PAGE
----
Rand Paul and a new group of citizen legislators are filling a need that a jaded Washington has been too long without, the idea that principle matters, and that the country has not entirely succombed to the concept of having their priniciples bought off.  Dismissed as a “a tea party generated son of a kook” by establishment types when the kentuckian Paul first won  the Senate seat in 2010, Rand has instead projected himself into a modern version of  palatable libertarianism, and with measured, intelligent defenses of the most basic rights endowed in the Constitution, a formidalble opponent to the usual Republican”to win we must be more like them” strategy. The idea has intense appeal among people who feel that government and rights are philosophically constructed, and based on principles, not laws that can be changed on a whim to prevailing winds.  The people that Paul appeals to see the Bill of Rights as a critically  secured set of principles independent of time, read the Federalist Papers to understand the Constitution, conceive the framework of the constitution as the living protector of the basis of why an America exists, and find modern disdain for carefully crafted principles disdainful in and of itself.  Paul is not alone, as Senators such as Rubio, Lee, Cruz, and Johnson are of like seriousness and internal mettle.  The concept of “kookdom” is becoming more and more absurd when the “kooks” are arguing individual rights, state rights, budget discipline, right to life, sanctity of the concept of marriage, and reduced American adventurism, while the modern establishment in the form of progressivism is arguing enforced restrictions on speech, ignoring border stability, global warming, alternative lifestyles, abortion on demand, budgetary obliviousness at the expense of future generations, and drone strikes on American soil.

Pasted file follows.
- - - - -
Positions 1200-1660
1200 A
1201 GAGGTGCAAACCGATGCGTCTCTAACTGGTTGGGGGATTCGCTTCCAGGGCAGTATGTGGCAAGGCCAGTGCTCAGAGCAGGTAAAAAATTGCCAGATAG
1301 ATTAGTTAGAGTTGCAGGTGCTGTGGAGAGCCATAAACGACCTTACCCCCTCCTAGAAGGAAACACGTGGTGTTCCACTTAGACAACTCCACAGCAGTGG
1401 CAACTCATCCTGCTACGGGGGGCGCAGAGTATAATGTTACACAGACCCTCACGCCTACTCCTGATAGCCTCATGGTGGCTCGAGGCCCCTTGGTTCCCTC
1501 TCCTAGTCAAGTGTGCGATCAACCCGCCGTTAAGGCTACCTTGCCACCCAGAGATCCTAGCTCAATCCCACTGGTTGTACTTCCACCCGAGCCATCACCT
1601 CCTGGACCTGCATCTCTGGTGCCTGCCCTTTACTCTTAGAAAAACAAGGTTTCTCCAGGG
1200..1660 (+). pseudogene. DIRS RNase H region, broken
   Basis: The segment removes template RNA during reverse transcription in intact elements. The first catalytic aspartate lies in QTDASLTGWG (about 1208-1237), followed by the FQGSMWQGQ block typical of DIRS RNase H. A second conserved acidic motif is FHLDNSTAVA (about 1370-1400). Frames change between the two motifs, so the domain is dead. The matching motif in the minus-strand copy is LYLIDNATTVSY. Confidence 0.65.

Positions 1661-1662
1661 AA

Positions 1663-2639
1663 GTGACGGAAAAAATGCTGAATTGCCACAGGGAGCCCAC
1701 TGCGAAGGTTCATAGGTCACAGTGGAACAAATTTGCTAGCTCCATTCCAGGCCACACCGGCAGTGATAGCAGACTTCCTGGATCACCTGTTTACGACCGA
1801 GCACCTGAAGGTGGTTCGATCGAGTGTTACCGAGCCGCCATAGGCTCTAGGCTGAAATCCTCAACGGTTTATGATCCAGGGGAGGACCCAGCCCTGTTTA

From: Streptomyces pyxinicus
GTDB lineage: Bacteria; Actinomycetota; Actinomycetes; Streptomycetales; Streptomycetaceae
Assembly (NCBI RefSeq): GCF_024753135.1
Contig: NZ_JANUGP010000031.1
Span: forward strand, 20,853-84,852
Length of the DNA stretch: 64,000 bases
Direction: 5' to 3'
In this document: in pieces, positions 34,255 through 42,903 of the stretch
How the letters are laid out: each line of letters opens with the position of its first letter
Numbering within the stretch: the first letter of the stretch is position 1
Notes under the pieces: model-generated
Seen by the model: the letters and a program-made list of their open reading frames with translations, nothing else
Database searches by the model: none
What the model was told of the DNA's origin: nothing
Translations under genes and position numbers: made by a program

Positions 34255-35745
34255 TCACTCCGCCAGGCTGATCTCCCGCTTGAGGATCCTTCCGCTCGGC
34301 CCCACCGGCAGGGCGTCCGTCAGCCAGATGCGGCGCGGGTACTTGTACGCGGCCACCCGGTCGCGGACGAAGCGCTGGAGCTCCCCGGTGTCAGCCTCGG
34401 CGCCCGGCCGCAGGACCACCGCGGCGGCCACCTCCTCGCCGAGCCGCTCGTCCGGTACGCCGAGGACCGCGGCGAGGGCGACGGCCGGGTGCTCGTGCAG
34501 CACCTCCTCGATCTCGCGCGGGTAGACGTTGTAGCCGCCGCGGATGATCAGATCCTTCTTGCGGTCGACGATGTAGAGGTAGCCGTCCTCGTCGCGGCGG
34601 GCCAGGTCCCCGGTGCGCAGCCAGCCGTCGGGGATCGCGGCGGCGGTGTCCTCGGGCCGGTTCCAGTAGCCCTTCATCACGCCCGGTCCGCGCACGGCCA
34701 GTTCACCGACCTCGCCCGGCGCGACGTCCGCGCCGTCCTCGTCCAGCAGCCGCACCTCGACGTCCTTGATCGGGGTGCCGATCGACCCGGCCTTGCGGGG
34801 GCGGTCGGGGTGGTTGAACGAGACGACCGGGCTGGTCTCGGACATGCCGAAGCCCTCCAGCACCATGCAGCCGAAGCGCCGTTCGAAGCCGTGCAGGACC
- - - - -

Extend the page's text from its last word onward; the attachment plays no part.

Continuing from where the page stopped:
Whether Rand Paul and his fellow Principlitarians can create a new consensus in the country that a serious discussion of ideas and future actions start with a foundation of principles, not desires, formative policy, not reactionary indulgence, is certainly unclear.  The forces represented by President Obama, that use demagoguery and bribes to convince the voter, has always been powerful, and the fuel of trillions of dollars of persuasion is a devastating weapon against the desire for identifying and promoting  personal responsibility and a freedom in life’s choices.  It appears however in the personage of Rand Paul and Ted Cruz, principles to live by will not go quietly into that good night.